Why get a mentor College students today are under enormous pressure, specifically relating to what happens after graduation. Mentors are adept at helping students manage this stress, and more importantly, teaching them how to maximize (and eventually monetize) their collegiate experience.

how? One on One Mentors works individually with students to help them understand what they want, what they’re good at, and how that translates to their job prospects. One on One helps students map out their future by establishing where it is they want to go. We provide the steady hand to guide them through their collegiate years, combined with the adult shoulder to lean on when things sometimes don’t go their way. We free students to try and fail, by embracing challenges and risks. We help them unlock their innate abilities, while teaching them a completely different way of understanding and tamping down stressors. With every “win” comes confidence; this growing confidence enables students to project their best selves to everyone they meet, leading to opportunities they deserve, that are fitting, and that will yield a fulfilling job.

STUDENTS: YOU ARE NOT ALONE Feeling “lost” in college is typical. In fact, feeling lost is not even new. Adults, think back to your time at school – except for the engineers and maybe some accounting students, how many of you knew exactly what you wanted to do?

What’s changed is how this feeling is getting processed, and students’ ability (or inability) to manage it. Some scary and sobering statistics to mull:

50+ – More than half of students visiting campus clinics cite anxiety as a health concern, according to a recent study of more than 100,000 students nationwide.

16 – Nearly one in six college students has been diagnosed with or treated for anxiety within the last 12 months, according to the annual national survey by the American College Health Association.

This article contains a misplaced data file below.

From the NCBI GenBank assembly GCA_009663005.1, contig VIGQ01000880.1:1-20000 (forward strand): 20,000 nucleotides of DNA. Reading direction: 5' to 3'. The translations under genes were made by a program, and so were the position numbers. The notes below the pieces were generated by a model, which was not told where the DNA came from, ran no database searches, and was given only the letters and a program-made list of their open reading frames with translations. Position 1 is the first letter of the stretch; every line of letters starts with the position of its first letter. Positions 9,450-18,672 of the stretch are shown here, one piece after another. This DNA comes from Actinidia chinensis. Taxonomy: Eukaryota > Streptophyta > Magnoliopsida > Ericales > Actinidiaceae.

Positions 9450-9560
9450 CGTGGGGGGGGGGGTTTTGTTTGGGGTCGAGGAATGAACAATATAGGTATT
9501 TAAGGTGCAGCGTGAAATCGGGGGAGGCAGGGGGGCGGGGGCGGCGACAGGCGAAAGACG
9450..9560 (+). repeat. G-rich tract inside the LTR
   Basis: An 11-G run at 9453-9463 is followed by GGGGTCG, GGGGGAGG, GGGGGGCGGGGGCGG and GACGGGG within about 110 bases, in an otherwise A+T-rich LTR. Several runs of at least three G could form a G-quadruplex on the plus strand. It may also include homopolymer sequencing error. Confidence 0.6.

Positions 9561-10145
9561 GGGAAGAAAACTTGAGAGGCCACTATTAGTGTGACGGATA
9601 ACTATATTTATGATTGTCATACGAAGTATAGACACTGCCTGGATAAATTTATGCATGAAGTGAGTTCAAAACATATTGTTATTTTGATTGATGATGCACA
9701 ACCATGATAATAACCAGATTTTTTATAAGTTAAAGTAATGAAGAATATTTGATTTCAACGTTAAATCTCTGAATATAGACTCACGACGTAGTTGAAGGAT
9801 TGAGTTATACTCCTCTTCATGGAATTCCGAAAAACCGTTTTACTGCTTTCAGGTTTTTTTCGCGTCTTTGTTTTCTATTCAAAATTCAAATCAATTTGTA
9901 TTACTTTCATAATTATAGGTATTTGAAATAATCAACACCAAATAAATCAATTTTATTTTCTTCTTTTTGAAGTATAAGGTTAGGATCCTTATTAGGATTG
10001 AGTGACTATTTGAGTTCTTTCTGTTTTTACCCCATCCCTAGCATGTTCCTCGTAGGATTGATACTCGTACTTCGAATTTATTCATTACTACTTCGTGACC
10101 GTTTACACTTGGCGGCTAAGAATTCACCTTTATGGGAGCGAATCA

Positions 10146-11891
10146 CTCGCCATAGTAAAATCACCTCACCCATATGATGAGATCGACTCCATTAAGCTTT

50 – Half the students in [Richard] Arum’s and [Josipa] Roksa’s recent study reported that they lacked clear goals or a sense of direction two years after graduation.

11 – 11% of business leaders interviewed in a 2014 survey believe college graduates are ready to work effectively.

7 – According to a recent survey, only 7% of hiring managers said that “nearly all” or “most” job seekers have the right combination of skills and traits that their companies need to fill open positions. Managers hiring recent college graduates rated soft skills like high integrity, a strong work ethic, accountability, self-motivation and a strong interpersonal ability, as the most critical attributes for successful candidates.

WHAT AM I GOING TO DO AFTER COLLEGE? Thinking about the “outcome” of college is already stressful to most students. Why?

Peers – We all know young people listen mostly to one another, more than to adults. Unfortunately, some of what they react to is distracting competition from their peers. Just because one student gets a plum internship doesn’t mean another student can’t get one. Social media can exaggerate this feeling of “internship envy,” as people only post or tweet their successes, making it seem like everyone else has a great job.

Parents’ friends – However well-intentioned the question “what do you want to do after college?” might be to an adult, to a teen it’s almost universally a source of nothing but stress. Moreover, adults are often judgmental about what teens aspire to do, unfairly criticizing anything that doesn’t seem to guarantee a career path.

Colleges themselves – Countless stories demonstrate that even college career counselors, professors and other well-meaning adults steer students towards jobs they don’t want. Colleges are under assault from parents to show results, increasingly measured by employment after college. As long as the school can point to statistics showing its graduates are employed, that seems to be enough, regardless of the job.

The job world – Getting a job out of school these days is indeed significantly harder than it was 20-30 years ago. Far more people have similar skills and are motivated today than in years past, and employers need fewer task people and more problem solvers.

The System. The college advisory system is impersonal at best. Despite the lofty promises made during orientation, colleges typically have far too few advisors. Even at schools with good advisor/student ratios, the quality suffers because often the counselor is a random professor who doesn’t know the student and only knows the narrow world of his own department.

The Solution

One on One Mentors. Helping college students:

  • Become more independent and take charge of their college experience
  • Take chances, and build resilience through their failures
  • Understand what they want and how to get there
  • Maximize and monetize their college years.